The former Governor of the Bank of England Mark Carney lead today’s event, addressing the steps taken by the global financial sector to achieve Paris goals. During the event, Chancellor Rishi Sunak announced that selected firms of the UK financial institutions will be required to publish annual plans of how they intend to transition to net zero by 2023, following the recommendations of the Taskforce on Climate-related Financial Disclosures (TCFD). So far 450 firms have agreed to commit to these terms, this is the equivalent to 40% of global financial assets and has resulted in accumulating $130 trillion to pursue climate goals. In response to this announcement, the economic Secretary to the Treasury John Glen stated “these TCFD requirements will not only help tackle greenwashing, but also enable investors and businesses to align their long-term strategies with the UK’s net zero commitments.” Rishi Sunak then explained that he believed the UK was leading the world in becoming “the first ever net zero aligned global financial centre.”
In addition to this, the US Treasury Secretary Janet Yellen and Chancellor Rishi Sunak announced that their countries will be supporting a new capital market mechanism, which will issue billions of new green bonds to fund renewable energies in developing nations.
The International Financial Reporting Standards (IFRS) Foundation then announced three significant developments. The establishment of a new International Sustainability Standards Board (ISSB), to develop comprehensive global baseline sustainability reporting standards, under robust governance and public oversight. Financial markets have proven the demand for this, due to the need to assess risks and opportunities that have transpired from ESGs. The Foundation then confirmed the consolidation of two sustainability reporting organisations, the Climate Disclosure Standards Board (CDSB) and the Value Reporting Foundation (VRF), to provide global standards for sustainability disclosures and an integrated reporting framework by June 2022. The Foundation also published two prototype standards to enable the ISSB to rapidly build on existing frameworks, including the Task Force on Climate-Related Financial Disclosures (TCFD), when developing its standards.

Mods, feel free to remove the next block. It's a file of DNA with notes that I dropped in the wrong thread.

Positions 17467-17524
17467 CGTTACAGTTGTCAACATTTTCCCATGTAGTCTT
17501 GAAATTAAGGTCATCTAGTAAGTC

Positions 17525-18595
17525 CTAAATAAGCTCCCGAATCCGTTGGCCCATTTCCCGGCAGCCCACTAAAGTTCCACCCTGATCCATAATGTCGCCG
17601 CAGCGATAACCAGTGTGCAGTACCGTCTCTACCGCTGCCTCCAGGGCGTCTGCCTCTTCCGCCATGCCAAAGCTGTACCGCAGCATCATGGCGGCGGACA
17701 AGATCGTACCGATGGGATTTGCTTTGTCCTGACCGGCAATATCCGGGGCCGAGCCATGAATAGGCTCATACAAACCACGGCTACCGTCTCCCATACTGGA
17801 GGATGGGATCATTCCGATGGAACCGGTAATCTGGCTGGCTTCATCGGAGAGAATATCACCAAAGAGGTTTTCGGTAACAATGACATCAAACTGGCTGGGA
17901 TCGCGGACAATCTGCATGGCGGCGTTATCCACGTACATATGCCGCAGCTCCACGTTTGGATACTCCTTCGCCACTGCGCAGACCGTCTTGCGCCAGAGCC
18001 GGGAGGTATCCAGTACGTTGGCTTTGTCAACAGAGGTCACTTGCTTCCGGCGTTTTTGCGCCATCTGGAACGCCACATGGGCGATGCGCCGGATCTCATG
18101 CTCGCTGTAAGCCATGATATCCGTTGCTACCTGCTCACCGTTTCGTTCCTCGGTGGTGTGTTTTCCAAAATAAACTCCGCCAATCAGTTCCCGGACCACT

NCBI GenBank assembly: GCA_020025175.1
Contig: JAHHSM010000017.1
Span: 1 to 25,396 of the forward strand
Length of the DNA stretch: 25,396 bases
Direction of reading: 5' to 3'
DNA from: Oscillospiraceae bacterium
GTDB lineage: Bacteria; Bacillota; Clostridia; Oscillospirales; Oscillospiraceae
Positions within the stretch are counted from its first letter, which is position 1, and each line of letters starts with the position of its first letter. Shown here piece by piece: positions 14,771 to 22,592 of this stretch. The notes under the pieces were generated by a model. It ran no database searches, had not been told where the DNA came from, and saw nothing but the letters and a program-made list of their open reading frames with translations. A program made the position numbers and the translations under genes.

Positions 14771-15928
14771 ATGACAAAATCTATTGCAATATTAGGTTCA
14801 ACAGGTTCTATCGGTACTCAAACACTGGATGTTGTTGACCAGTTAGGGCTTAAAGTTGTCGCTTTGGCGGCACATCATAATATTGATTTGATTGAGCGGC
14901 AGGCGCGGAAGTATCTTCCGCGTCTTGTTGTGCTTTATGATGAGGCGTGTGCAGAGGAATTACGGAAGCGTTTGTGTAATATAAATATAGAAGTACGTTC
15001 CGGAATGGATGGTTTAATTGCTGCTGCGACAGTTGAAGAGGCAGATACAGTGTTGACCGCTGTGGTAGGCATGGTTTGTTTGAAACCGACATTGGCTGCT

Later, during the financial delivery for emerging and developing markets event, the economy investment rate was discussed, that for every $1 invested in emerging economies, $20 is invested into developed economies. The main takeaway from this was to work with multinational development banks (MDBs) to secure early money and bridge the financial gap to meet net zero goals, so we can catalyse the large sums later.
The UK Prime Minister Boris Johnson arrived in the house commons following his days at the climate summit, “we have begun to make progress, substantial, palpable progress, but the negotiations in Glasgow have a long way to go” which reflects the financial announcements today, the funding has been given, now we need to see them put in action.
Written and edited by Sophia Axon and Jasmine Ayres